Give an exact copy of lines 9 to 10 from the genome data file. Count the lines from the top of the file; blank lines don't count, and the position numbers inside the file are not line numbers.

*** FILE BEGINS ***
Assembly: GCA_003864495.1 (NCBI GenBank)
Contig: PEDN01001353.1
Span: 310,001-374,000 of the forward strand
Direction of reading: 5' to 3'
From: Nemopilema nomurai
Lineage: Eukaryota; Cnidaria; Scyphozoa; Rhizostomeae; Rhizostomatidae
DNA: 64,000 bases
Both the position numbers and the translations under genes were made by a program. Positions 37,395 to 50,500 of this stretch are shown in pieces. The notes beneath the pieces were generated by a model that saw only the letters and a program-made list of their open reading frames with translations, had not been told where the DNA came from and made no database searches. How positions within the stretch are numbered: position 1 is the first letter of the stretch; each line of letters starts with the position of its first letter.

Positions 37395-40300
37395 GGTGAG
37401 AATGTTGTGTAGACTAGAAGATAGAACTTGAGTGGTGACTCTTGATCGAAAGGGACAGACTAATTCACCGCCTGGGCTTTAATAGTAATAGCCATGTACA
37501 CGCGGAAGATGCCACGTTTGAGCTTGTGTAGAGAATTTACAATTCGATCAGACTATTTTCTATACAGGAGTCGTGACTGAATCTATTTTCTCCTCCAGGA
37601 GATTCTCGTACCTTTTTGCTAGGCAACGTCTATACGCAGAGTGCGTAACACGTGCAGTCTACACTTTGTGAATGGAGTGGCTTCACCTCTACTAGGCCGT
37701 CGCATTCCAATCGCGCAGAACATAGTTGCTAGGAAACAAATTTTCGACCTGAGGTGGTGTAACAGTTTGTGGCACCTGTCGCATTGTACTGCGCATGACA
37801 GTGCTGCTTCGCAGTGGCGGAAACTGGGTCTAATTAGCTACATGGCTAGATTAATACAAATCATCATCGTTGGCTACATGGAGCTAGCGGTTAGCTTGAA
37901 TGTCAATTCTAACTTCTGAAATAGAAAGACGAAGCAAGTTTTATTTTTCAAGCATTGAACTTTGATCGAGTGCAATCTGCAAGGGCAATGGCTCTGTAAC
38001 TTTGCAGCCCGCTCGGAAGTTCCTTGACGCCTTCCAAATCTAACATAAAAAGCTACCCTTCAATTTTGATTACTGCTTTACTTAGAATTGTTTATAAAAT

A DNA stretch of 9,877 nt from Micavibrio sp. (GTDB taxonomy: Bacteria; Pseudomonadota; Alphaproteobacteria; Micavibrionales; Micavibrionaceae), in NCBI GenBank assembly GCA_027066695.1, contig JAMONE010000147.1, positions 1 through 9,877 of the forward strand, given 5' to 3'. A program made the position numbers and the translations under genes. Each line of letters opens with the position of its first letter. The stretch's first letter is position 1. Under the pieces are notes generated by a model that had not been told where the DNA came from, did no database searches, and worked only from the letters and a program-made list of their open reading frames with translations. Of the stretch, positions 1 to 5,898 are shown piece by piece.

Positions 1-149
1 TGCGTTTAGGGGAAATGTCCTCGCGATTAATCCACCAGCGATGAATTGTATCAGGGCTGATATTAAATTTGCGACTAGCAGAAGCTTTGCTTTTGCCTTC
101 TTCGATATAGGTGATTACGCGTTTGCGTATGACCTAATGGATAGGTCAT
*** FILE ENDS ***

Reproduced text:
Positions 37395-40300
37395 GGTGAG